Concluding the protest on a more hopeful note, Ramirez urged her fellow students to act and wield their future political influence with care, and to fix these issues that are putting students in danger. Voting, especially registering to vote as soon as possible, was stressed as the best means to make student voices heard in government. The crowd at the protest listened intently as Ramirez talked about voter registration in Virginia and ways for young teenagers to create political change. School Board Member Shelly Simonds, who had been attending the protests in Newport News High Schools during the morning, looked on with pride. Simonds is an outspoken supporter of student involvement in the world outside of school, saying after the protest, “I think education is not just about test scores and passing rates- it’s about getting students ready for citizenship. That’s why this discussion about voting and student rights to protest is so important, and allowing students to exercise their rights is preparing them to be citizens.”
The Walkout Against Gun Violence marks the largest and most organized protest in Menchville’s recent history. Student-organized and student-led, this demonstration allowed the Menchville community to voice their concerns on a national issue. Principal Bobby Surry lauded the student organizers for their knowledge of and passion for the point of the protest, “I think the neat piece, too, was that they had an understanding of what it [the protest] was about and why we needed to do this. Change starts from a grassroots level where you start small and work your way up, so starting in the school was one of the pieces that can make a difference, because students as voters, and our younger folks who will be future voters, if there’s something they can become passionate about then they’ll want to make a change,” Surry continued, “I think that when we look in our community and we see the number of people who are being killed as a result of gun violence- I think that there’s certainly a strong push for people to live in a more peaceful, loving society. I think that when you reach a certain age, when you can begin to think in a more mature fashion, you understand that this is an opportunity for people to stand up for something that is the best for our country.”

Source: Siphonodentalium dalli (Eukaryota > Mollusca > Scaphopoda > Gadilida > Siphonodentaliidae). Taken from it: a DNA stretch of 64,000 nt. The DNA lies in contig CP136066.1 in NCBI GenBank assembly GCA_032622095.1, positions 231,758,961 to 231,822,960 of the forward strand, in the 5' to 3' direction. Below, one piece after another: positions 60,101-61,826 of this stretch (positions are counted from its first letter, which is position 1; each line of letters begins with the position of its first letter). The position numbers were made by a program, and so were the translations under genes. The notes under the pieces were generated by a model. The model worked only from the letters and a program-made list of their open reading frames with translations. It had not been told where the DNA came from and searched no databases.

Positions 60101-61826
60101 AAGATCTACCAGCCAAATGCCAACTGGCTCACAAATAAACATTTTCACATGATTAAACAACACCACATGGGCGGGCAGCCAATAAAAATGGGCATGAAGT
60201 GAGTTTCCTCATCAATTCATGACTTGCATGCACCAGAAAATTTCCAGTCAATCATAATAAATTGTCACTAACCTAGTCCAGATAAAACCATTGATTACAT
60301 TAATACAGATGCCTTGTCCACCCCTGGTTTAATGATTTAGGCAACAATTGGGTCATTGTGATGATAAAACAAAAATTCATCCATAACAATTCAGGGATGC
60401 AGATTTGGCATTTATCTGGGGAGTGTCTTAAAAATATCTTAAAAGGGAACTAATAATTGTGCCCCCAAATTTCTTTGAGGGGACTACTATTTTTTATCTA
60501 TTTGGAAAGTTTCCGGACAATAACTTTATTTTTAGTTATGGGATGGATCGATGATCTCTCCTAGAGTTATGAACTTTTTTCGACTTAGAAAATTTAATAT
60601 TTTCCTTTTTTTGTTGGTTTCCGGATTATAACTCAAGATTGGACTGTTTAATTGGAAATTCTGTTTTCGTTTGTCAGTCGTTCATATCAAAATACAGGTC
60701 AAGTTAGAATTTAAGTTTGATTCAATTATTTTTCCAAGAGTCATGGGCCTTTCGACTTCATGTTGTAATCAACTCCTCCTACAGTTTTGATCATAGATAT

In a post-Parkland world, the threat of gun violence is not going away, nor the student action against it. “It used to be that you could go to the theater and not worry about what happens, you could go to your church and not have to worry about a gunman, you could go to a mall and not have to worry about those things, and you could certainly go to schools,” said the Menchville principal, “None of us want anything like that to happen to you guys [Menchville students]. To me, you’re part of my family, and as a sort of fatherly figure, or I guess I’d better say grandfatherly figure, I don’t want anything to happen to y’all because this school is like a part of me, and it would be just devastating to me for something like that to happen at our school.”
The silence of student voice has been broken now, and the youths of Menchville and the United States as a whole have no intention of keeping quiet on the issue of gun violence anymore. Students have a voice, and that voice matters.
“I’d like you to have a moment of silence, not only for these people, but for the people who really did lose their lives where this was not a demonstration- this was reality.”